Importance of orthodontics in quality of life
This special issue belongs to
|Research & Reviews: A Journal of Dentistry
Deadline for Manuscript Submission
|March 31st, 2023
Deadline for Publication
|April 15, 2023
Special Issue Description
A "feeling of well-being generated from satisfaction or discontent with areas of life regarded as significant for an individual" is how the quality of life is defined. The oral health-related quality of life (OHRQoL), a multidimensional term, is connected to how poorly performing oral health issues affect emotional and functional well-being. According to one definition, "OHRQoL" is "a level of health of oral and related tissues that permits an individual to eat, speak, and engage in social activities without experiencing active disease, discomfort, or humiliation or "a positive sense of dentofacial self-confidence and the absence of detrimental repercussions of oral conditions on social life." Dental care priorities, OHRQoL, and treatment requirements are all thought to be influenced by OHRQoL.
Numerous people's quality of life is significantly reduced by the terrible effects of oral disease and disorders, which are extremely common due to which different facets of life, such as relationships, function, and beauty, may be impacted. Historically, indices like the Decayed, Missing, Filled Index and the Community Periodontal Index of Treatment Need (CPITN) index have been used to quantify oral illness. These assess current or prior disease but do not reveal how it affects a person's quality of life. It has only been during the last 10 to 15 years that dentistry has begun to recognize the significance of OHRQoL.
Orthodontists are expected to take responsibility for the effectiveness of orthodontic care and the appropriate utilization of resources. The improvement of a person's OHRQoL and psychological health are cited as justifications for undergoing orthodontic treatment.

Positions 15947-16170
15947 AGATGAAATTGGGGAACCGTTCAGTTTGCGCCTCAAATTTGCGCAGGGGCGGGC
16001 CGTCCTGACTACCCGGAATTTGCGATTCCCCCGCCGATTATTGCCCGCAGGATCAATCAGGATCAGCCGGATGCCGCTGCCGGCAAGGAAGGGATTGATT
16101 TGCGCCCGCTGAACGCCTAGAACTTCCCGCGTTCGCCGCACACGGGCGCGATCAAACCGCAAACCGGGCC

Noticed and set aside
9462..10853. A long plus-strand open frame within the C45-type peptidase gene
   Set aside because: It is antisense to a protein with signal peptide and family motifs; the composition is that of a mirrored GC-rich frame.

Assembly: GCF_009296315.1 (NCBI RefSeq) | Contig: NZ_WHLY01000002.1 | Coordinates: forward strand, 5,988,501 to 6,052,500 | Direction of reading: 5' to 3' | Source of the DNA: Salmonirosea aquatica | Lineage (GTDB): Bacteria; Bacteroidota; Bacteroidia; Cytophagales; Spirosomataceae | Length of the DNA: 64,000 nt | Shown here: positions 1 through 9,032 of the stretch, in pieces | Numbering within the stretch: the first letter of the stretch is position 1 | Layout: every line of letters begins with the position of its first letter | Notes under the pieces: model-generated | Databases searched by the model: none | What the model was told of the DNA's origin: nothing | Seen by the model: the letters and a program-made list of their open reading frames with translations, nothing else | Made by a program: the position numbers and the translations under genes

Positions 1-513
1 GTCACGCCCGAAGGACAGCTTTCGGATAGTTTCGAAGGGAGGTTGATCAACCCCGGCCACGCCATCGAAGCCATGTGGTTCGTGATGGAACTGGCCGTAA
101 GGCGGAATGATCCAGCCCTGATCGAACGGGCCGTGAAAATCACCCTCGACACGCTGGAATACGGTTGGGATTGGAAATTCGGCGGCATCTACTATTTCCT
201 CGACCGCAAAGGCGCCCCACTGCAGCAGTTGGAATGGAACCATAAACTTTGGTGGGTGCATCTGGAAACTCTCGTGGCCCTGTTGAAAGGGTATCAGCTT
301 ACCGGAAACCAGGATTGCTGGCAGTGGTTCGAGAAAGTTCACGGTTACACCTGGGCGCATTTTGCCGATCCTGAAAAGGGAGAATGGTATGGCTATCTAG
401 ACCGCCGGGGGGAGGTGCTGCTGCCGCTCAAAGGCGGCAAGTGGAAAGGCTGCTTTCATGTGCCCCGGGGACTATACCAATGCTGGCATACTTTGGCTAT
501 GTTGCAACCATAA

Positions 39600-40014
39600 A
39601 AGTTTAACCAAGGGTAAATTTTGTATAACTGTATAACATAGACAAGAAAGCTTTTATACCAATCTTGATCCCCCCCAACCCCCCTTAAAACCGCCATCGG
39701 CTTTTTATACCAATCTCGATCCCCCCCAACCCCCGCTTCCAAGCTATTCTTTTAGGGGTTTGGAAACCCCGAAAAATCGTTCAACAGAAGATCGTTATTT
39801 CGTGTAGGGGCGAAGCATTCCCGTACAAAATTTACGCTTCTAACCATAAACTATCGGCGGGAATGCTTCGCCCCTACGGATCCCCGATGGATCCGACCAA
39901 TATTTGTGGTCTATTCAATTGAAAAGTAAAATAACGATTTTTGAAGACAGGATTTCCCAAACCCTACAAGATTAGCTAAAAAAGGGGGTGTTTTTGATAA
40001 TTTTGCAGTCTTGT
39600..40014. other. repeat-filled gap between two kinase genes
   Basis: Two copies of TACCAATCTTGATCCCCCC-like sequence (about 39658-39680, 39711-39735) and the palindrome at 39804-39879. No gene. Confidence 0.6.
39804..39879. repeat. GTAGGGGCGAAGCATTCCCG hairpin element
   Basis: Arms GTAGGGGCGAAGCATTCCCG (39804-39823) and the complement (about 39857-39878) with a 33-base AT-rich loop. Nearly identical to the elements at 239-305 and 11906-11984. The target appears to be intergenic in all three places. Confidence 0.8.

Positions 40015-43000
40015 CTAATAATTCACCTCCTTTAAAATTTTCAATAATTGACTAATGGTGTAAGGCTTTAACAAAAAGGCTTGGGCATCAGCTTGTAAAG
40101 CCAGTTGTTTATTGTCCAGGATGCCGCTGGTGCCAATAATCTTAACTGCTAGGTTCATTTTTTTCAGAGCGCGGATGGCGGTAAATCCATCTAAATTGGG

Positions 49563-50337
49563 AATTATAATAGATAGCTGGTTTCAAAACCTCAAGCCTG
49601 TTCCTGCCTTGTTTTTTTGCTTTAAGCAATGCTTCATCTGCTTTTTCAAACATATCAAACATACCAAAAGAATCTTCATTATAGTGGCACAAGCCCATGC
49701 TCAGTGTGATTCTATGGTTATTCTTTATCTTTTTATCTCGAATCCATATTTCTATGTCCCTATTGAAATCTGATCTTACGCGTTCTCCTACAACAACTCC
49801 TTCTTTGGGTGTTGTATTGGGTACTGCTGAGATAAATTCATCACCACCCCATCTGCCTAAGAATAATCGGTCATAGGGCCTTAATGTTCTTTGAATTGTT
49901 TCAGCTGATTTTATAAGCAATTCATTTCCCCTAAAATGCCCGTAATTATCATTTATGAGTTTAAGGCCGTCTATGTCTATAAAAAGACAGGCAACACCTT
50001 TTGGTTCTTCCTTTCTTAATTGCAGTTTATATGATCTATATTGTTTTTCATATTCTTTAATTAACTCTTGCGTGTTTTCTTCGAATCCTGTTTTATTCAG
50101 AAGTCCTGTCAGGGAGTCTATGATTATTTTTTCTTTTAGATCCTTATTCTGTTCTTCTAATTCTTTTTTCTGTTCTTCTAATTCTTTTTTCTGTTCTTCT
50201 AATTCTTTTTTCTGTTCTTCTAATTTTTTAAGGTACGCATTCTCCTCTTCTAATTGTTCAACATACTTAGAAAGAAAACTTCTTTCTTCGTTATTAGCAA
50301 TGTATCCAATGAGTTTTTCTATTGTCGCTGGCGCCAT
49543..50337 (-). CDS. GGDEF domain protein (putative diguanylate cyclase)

Physical attractiveness and social achievement as well as improved self-esteem have been demonstrated to be correlated with one another. According to studies in orthodontics, people with regular dentitions seen in portrait photographs tend to have more favorable personality qualities attributed to them than people with obvious malocclusions.
The majority of measures created in the field of dentistry are not suitable for orthodontic patients. This is primarily because the majority of orthodontic disorders have no symptoms and are more closely tied to aesthetics than to symptoms like pain or discomfort; malocclusion is not a sickness in and of itself, but rather a deviation from an aesthetic standard in a culture.
Additionally, many orthodontic patients are children or young adults, which presents challenges for the use of many OHRQoL metrics. This is especially true of general measures, which may be lengthy, complex, and contain questions that the respondent won't care about.
*Orthodontics *Oral health-related quality of life (OHRQoL) *Community Periodontal Index of Treatment Need (CPITN) index *Filled Index *Malocclusion
Manuscript Submission information
Manuscripts should be submitted online by registering and logging in to this link. Once you are registered, click here to go to the submission form. Manuscripts can be submitted until the deadline. All submissions that pass pre-check are peer-reviewed.
Accepted papers will be published continuously in the journal (as soon as accepted) and will be listed together on the special issue website. Research articles, review articles as well as short communications are invited. For planned papers, a title and short abstract (about 100 words) can be sent on email address:[email protected] for announcement on this website.
Submitted manuscripts should not have been published previously, nor be under consideration for publication elsewhere (except conference proceedings papers). All manuscripts are thoroughly refereed through a single-blind peer-review process. A guide for authors and other relevant information for submission of manuscripts is available on the Instructions for Authors page.